Sunday Jun 22, 2008

GlassFish powering Gieman IT Solutions and their customers

Gieman IT Solutions

Gieman IT Solutions specialises in developing applications for the internet and is based in Geelong, Australia. Gieman are committed to using the latest technology and web standards to create sophisticated and functional web applications that enhance and complement your business, such as JSF and JPA technologies, you can read Gerald Gierer's response here.

Gerald started to learn more about GlassFish when the looked to replace their existing Application Server, Orion ( "our situation was very similar to the Wotif guys"). One of the reasons they chose GlassFish was, as Gerald Gierer puts it, "The application server had to be well supported and well documented. It also had to have a great track record and be up to date in terms of the latest Java EE specifications.... The server also had to be high quality, free for development purposes and (preferably) be open source" and "... I also wanted an administration console that actually \*worked\* without the need for hacking xml and restarting the server for simple tasks".

To read through all of Gieman IT Solutions' reasons why they chose GlassFish, see their full questionnaire here. Here's how Gieman IT Solutions summarizes their reasons for using GlassFish, Gerald Gierer writes, "We are very happy with GlassFish - keep up the good work!" and "GlassFish was the only server that fitted all the criteria." (their evaluation criteria).

Make sure you visit and read :
- the Full Questionnaire for GlassFish adoption by Gieman IT Solutions
- the Gieman IT Solutions website

Tuesday Apr 08, 2008

Reino develops a Web Based Application for Parking Management with GlassFish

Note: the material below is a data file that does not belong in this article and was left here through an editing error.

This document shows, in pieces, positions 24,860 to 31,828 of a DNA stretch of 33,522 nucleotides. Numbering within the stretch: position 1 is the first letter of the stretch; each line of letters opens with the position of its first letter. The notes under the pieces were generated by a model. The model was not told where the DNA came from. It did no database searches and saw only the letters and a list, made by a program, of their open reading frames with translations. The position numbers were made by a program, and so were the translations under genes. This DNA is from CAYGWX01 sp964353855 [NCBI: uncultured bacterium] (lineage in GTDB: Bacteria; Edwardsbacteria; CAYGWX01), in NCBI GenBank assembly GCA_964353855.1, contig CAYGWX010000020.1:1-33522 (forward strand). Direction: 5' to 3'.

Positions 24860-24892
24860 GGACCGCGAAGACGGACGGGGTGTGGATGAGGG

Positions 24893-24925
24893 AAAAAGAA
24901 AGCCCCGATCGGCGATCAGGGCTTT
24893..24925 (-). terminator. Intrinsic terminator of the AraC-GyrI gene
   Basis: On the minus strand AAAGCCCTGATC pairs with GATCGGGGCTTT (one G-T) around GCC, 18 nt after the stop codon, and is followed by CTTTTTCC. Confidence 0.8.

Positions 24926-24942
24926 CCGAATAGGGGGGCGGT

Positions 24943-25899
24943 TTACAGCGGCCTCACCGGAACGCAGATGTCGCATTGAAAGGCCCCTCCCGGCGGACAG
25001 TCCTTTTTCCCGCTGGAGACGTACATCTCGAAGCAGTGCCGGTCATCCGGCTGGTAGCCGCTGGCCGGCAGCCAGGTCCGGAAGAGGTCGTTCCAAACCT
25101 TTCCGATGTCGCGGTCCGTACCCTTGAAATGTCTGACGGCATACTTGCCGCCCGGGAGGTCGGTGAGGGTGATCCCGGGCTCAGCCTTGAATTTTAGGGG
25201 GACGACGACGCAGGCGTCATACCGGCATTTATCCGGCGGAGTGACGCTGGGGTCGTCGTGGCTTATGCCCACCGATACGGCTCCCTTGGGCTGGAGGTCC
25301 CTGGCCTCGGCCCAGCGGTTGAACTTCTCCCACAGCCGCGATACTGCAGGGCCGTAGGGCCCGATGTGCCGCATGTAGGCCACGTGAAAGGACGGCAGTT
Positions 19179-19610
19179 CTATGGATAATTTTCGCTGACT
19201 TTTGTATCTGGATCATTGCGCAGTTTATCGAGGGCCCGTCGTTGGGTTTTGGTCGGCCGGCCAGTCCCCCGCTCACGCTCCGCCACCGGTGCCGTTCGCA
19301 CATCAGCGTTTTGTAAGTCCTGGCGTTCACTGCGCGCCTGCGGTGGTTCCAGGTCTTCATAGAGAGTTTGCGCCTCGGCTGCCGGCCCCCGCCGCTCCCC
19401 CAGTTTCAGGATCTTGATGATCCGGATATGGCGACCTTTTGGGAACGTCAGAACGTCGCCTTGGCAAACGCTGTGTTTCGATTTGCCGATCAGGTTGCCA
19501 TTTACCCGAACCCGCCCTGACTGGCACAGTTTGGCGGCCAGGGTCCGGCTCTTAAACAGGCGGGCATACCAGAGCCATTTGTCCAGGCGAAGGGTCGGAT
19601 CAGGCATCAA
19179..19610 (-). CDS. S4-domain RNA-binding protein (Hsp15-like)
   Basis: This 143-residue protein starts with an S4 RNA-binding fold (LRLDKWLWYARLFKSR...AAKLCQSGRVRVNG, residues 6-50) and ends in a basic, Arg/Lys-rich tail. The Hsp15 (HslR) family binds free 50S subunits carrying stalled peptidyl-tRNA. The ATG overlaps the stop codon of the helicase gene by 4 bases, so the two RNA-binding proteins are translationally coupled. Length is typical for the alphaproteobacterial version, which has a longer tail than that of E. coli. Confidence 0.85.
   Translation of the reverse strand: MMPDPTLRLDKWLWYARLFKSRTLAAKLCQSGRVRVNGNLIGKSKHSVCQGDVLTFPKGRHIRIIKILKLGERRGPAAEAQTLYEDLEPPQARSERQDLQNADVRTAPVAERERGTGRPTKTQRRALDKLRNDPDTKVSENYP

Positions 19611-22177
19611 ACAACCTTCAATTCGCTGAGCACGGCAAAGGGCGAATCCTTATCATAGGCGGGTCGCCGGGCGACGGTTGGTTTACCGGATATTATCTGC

Reino International, a division of Saltbush Parking Services, is the largest paid parking equipment and service provider in Australasia and the USA. Established in 1993, Reino International is an Australian owned and operated company with offices in Sydney, Melbourne, Perth, California, Milwaukee, Arkansas as well as being represented throughout Asia and Europe by a distributor network. Reino designs and manufactures parking meters, enforcement technologies and the management systems used to manage and enforce on-street and off-street parking for cities.

Reino decided to use GlassFish as their web based reporting application was based on Java EE 5 based technologies - JSF, JAX-WS and JPA - and the only complete application server which was capable of supporting these technologies at the time was GlassFish. Reino's application has now been in production over 18+ months.

To read through all of Reino's reasons why they chose GlassFish v2, see their full questionnaire here. Here's how Reino summarizes their reasons for using GlassFish; Noel O'Connor writes, "The admin console is very powerful and it is constantly improving. The web service test feature is exceptionally useful." and "We are very impressed with the amount of time and effort Sun has put into GlassFish and the progress that has been made."

Make sure you visit and read :
- the Full Questionnaire for GlassFish adoption by Reino International
- the Reino International website

Monday Mar 26, 2007

International Environmental: A Cooling Company Which Prefers Hot Software

International Environmental Corporation Logo International Environmental has been providing heating, ventilation, and air conditioning (HVAC) solutions for over 40 years. They've done work in some of the largest and most famous buildings in the world, including Trump Tower (New York), the Bellagio (Las Vegas), and Times Square (Hong Kong).